Infection Medicine

Professor Richard Lathe

Honorary Fellow, Division of Infection and Pathway Medicine

Richard Lathe

Background

Richard Lathe graduated BSc (Molecular Biology) from the University of Edinburgh, studying under Bill Hayes and Martin Pollock. This was followed by Docteur es Sciences under Rene Thomas at the University of Brussels (Ciba-Geigy Fellowship). His postdoctoral studies were with Ekkehard Bautz at Heidelberg (EMBO), and Michael Ashburner at Cambridge (SERC). He was subsequently appointed Deputy Scientific Director at Transgene, Strasbourg, France (Biotech industry) and then Head of Molecular Biology at ARC ABRO, Edinburgh. Returning to Strasbourg to work with Pierre Chambon he was for several years titular Professor and Director of the Biotechnology School at the University of Strasbourg. For more than 10 years he was Professor and Chairman of the Centre for Genome Research at the University of Edinburgh. Other employments have included Permanent Advisor, GLSV Munich, Germany (Venture Capital for science start-up), Director, Pieta Research Consultancy, Edinburgh, and Professor at the State University of Pushchino, Moscow, Russia. He is Honorary Fellow at the Division of Infection and Pathway Medicine at Edinburgh University.

Research Interests

Research experience has ranged from bacterial genetics to Drosophila to vaccines against viral disease. He was instrumental in the development of the vaccine that has now eradicated rabies in France and other European countries. Accomplishments include the generation of the first transgenic sheep. Highly-cited publications concern the design of oligonucleotide probes from amino acid sequence data, the development of the rabies vaccine, and gene cloning advances focusing on breast cancer and steroid metabolism.  Previous grant awards have been from the Wellcome Trust, Medical Research Council, the Ministry of Agriculture and Food, the Biotechnology and Biological Sciences Research Council, the Gatsby Charitable Foundation, and the European Commission, where he was Coordinator for a trans-Europe research initiative.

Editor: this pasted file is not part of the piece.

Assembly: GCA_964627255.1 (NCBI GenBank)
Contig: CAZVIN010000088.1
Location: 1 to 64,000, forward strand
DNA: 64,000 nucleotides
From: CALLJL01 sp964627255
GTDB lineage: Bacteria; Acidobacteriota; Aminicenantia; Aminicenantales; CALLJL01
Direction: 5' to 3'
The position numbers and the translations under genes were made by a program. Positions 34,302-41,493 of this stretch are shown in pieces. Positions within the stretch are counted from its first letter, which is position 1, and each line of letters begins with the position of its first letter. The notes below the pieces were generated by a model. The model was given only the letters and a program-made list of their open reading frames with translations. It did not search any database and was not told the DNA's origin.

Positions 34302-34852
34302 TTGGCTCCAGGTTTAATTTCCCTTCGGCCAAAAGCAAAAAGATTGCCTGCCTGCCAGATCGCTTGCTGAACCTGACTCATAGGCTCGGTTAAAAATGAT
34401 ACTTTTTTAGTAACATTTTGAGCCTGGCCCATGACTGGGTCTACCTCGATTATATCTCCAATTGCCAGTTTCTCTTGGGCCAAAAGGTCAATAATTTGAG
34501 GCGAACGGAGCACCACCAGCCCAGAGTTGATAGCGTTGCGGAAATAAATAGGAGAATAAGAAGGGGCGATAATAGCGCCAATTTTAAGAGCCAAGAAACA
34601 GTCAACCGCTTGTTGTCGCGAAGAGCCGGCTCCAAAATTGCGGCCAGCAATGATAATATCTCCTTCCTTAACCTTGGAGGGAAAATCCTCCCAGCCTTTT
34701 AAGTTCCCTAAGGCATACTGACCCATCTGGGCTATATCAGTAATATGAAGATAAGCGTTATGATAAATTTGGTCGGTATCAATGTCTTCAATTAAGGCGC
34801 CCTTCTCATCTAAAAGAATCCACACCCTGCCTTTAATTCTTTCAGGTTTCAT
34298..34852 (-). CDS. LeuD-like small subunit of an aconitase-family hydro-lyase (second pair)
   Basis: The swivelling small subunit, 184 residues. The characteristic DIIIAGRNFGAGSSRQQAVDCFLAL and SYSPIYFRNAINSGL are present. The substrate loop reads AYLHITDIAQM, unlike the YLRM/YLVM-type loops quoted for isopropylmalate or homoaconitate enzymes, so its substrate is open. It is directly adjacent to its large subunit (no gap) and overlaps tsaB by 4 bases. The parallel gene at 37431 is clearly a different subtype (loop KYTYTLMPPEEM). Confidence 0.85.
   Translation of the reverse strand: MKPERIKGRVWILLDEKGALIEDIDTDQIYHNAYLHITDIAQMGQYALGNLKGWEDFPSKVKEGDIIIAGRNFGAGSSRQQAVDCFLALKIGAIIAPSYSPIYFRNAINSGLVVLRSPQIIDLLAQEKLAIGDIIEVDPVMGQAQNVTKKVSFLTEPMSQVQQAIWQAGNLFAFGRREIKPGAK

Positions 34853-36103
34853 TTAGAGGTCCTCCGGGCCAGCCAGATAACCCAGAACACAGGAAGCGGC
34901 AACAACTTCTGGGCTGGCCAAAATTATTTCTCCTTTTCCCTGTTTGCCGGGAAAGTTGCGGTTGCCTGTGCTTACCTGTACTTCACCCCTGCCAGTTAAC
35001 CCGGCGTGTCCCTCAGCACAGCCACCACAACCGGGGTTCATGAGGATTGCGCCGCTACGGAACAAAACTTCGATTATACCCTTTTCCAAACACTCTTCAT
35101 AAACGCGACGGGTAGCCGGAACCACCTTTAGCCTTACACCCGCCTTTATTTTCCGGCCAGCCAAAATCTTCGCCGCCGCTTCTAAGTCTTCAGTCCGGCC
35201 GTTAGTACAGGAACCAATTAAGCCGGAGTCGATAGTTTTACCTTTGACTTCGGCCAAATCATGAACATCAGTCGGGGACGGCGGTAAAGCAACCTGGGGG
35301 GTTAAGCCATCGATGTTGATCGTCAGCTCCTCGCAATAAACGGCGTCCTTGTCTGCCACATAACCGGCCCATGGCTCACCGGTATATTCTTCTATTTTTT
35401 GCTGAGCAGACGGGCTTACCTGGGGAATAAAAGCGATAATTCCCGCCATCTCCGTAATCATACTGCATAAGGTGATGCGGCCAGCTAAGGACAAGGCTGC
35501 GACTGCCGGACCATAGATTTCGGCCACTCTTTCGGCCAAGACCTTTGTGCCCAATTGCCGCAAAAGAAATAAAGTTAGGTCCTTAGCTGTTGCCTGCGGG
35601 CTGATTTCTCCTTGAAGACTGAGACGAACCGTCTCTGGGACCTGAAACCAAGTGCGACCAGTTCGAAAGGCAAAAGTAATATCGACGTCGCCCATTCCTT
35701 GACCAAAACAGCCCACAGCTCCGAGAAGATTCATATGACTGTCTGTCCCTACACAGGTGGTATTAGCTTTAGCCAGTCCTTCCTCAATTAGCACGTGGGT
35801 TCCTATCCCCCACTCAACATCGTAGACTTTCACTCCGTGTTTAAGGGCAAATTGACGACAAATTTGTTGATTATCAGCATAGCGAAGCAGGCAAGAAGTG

Recent research aims towards an understanding of brain function and dysfunction. Notable contributions include the discovery of CYP7B, a steroid and sterol hydroxylase predominantly expressed in the hippocampus. His monograph on autism was commended by the British Medical Association (2007).  Current research focuses on the potential contribution of infectious agents to Alzheimer disease and other conditions including autism, epilepsy, and schizophrenia. His current focus is on understanding the link between steroid/sterol metabolism, cognition, ageing, and brain disease.

Professor Lathe maintains an active interest in the origin of life, and is the originator of the Tidal Chain Reaction theory.  He has acted as Expert Witness at the European Patent Court and Expert Reviewer for the European Commission.

Research Theme

  • Host-Pathogen Interaction

Selected Publications

1.  Lathe, R. (1985) Synthetic probes deduced from amino acid sequence data: theoretical and practical considerations. J. Mol. Biol. 183, 1-12

2.  Lathe, R., Kieny, M.P., Gerlinger, P., Clertant, P., Guizani, I., Cuzin, F. and Chambon, P. (1987) Tumor prevention and rejection with recombinant vaccinia. Nature 326, 878-880

3.  Rose, K.A., Stapleton, G., Dott, K., Kieny, M.P., Best, R., Schwarz, M., Russell, D.W., Björkhem, I., Seckl, J. and Lathe, R. (1997) Cyp7b hydroxylates dehydroepiandrosterone (DHEA) and pregnenolone at the 7a position. Proc. Natl. Acad. Sci. USA 94, 4925-4930

4.  Lathe, R. (2001) Hormones and the hippocampus. J. Endocrinol. 169, 205-231

5.   Lathe, R. (2004) Fast tidal cycling and the origin of life. Icarus 168, 18-22

6.   Lathe, R. (2005) Autism Brain and Environment, Kingsley

7.  Lathe, R. and Harris, A. (2009) Differential display detects host nucleic acid motifs altered in scrapie infected brain. J Mol. Biol. 392, 813-822

8.   Lathe, R., Sapronova, A. and Kotelevtsev, Y. (2014) Atherosclerosis and Alzheimer – diseases with a common cause? Inflammation, oxysterols, vasculature. BMC Geriatr. 14, 36

9. Itzhaki RF, Lathe R, and 31 others. (2016) Microbes and Alzheimer's Disease. J Alzheimers Dis. 51, 979–984 10. Itzhaki, R.F. and Lathe, R. (2018) Herpes viruses and senile dementia: first population evidence for a causal link. J. Alzheimers Dis. 64, 363-366 11. Moir, R.D., Lathe, R., and Tanzi, R.E. (2018) The antimicrobial protection hypothesis of Alzheimer's disease. Alzheimers Dement. 14,1602-1614